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According to the documentation:

An app is a Web application that does something -- e.g., a weblog system, a database of public records or a simple poll app. A project is a collection of configuration and apps for a particular Web site. A project can contain multiple apps. An app can be in multiple projects.

However, what are other examples of what makes an "app"?

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3 Answers 3

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What makes an app (for us) is one thing:

An App Is The Unit Of Reuse

If we might want to split it off to use somewhere else, it's an app.

If it has a reusable data model, it's an app. User Profiles: App. Customers: App. Customer Statistical History (this is hard to explain without providing too many details): App. Reporting: App. Actuarial Analysis: App. Vendor API's for data gathering: App.

If it is unique and will never be reused (i.e., customer specific) it's an app that depends on other apps. Data Loads are customer specific. Each is an app that builds on an existing pair of apps (Batch Uploads, and Statistical History)

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  • This makes sense, and confirms what I thought. Thanks. Oct 13, 2009 at 23:26
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Django apps are bundles of reusable functionality. When starting off it's easy to just use one custom app for your project, but the "Django way" is to break it up into separate apps that each only do one thing. You can take a look at django.contrib for examples of really well made reusable apps.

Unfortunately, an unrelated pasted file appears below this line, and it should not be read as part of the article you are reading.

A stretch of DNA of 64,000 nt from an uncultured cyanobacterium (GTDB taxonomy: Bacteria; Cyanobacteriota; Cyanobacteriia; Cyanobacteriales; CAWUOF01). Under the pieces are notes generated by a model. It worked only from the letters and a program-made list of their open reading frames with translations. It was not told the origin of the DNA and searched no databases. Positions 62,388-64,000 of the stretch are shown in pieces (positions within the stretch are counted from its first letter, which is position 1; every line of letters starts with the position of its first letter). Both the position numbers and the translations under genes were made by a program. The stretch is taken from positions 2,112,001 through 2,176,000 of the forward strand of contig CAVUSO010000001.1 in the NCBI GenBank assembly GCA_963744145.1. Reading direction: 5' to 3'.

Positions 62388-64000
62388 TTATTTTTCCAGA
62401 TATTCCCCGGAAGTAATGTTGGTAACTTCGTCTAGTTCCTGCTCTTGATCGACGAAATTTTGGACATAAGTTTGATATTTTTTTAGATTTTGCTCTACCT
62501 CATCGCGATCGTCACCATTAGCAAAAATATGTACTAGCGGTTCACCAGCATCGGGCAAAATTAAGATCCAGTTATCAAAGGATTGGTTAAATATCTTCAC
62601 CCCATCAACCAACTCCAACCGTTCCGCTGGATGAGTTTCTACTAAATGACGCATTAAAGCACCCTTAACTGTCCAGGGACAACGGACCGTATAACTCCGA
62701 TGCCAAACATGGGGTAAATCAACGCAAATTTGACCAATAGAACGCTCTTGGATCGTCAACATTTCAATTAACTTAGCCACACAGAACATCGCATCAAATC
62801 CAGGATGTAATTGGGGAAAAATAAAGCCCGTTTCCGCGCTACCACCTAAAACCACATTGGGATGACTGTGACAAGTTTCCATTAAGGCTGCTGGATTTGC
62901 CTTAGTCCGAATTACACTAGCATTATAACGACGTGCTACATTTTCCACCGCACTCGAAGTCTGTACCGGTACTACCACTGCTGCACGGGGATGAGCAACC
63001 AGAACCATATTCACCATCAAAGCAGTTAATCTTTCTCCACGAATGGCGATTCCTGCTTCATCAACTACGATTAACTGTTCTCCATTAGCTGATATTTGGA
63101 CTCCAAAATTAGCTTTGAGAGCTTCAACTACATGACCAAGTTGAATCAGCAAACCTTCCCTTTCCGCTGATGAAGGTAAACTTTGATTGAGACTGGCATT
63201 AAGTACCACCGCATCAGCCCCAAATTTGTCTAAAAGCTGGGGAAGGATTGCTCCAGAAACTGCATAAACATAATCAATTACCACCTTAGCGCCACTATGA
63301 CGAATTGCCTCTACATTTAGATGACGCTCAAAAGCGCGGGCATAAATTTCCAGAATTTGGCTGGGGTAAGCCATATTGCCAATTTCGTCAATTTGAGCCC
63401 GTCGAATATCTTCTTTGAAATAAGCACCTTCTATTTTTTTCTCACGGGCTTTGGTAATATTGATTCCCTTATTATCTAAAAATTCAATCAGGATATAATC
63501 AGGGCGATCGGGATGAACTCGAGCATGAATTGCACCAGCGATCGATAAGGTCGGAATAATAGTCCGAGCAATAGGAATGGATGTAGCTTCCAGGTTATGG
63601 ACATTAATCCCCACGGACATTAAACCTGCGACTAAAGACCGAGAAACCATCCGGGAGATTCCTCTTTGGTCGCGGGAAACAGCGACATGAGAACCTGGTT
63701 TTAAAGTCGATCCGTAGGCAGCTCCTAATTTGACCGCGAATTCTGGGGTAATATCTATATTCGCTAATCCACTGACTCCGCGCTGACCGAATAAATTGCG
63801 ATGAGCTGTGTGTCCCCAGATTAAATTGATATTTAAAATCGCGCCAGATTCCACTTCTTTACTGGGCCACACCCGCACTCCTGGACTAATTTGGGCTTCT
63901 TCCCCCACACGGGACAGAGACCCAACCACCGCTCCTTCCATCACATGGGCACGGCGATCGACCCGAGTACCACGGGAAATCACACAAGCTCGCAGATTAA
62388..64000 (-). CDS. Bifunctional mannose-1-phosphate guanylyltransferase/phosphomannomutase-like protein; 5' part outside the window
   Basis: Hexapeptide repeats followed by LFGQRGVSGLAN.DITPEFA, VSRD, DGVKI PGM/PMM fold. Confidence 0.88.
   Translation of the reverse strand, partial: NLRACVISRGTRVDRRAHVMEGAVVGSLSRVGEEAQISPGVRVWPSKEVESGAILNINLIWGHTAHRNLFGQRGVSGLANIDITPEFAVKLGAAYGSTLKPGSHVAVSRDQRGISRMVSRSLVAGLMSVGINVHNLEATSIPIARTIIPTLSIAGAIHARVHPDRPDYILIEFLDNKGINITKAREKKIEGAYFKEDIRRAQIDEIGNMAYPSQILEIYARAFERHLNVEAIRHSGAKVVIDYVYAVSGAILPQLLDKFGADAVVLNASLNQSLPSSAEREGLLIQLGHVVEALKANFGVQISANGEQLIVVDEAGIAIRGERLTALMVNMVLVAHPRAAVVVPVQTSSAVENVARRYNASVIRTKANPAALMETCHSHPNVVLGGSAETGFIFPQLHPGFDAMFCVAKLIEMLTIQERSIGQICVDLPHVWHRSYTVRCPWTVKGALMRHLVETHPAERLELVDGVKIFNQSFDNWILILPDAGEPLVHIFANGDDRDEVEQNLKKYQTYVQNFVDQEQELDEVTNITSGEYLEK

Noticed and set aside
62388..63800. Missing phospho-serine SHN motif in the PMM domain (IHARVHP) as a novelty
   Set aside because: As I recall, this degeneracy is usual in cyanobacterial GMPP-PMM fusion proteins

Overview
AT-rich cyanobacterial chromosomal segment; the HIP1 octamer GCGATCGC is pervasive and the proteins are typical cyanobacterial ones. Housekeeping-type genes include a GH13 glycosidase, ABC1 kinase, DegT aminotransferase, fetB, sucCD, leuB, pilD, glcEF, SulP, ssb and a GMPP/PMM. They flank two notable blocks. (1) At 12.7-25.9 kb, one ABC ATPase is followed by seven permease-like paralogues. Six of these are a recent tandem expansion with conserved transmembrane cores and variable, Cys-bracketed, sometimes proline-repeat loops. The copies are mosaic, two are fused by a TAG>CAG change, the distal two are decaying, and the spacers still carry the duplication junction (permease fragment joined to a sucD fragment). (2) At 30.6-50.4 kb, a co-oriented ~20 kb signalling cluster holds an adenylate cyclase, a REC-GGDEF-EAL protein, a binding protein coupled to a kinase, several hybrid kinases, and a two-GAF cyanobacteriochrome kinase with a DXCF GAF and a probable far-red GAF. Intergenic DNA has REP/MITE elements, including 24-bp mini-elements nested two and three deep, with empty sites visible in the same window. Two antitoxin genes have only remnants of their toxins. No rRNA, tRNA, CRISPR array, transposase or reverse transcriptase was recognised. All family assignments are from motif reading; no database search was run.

A recent example of mine: a client needed a way to import CSV data into the Django models. The easiest way would be to just add a model with a FileField and write a quick parser for the specific format of what they are uploading. That would work fine until the format changed and I had to go make the parser match. But this is a commonly repeated task (importing data) and unrelated to the existing app (managing that data) so I broke it out on its own. This pluggable app can import data for any active model. Now the next time a client needs import functionality I just add this code to installed_apps and run syncdb.

It's a judgement call when to break out an app onto its own, but the rule of thumb for me is if I'm likely to do something again I'll take the extra time to make it a generic app. That means I've created some tiny apps (some just contain a template tag), but it's little overhead for the future gains.

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User management could very well be an app, if you are not going to use Django's built in user framework.

It has user interfaces and defined models for stored data, and it is really separate from the Blog or the Wiki application (although the information will be shared).

As long as both applications are in the same 'project' they should use the same settings for the DB. You should be able to by just making sure the proper models are imported where you are trying to use them.

See this link for a little more information.

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  • ok. users was a bad choice, I guess. But you can share data between apps? Oct 13, 2009 at 23:16
  • Yes you should be able to. Edited post to give more information.
    – Gavin H
    Oct 13, 2009 at 23:25

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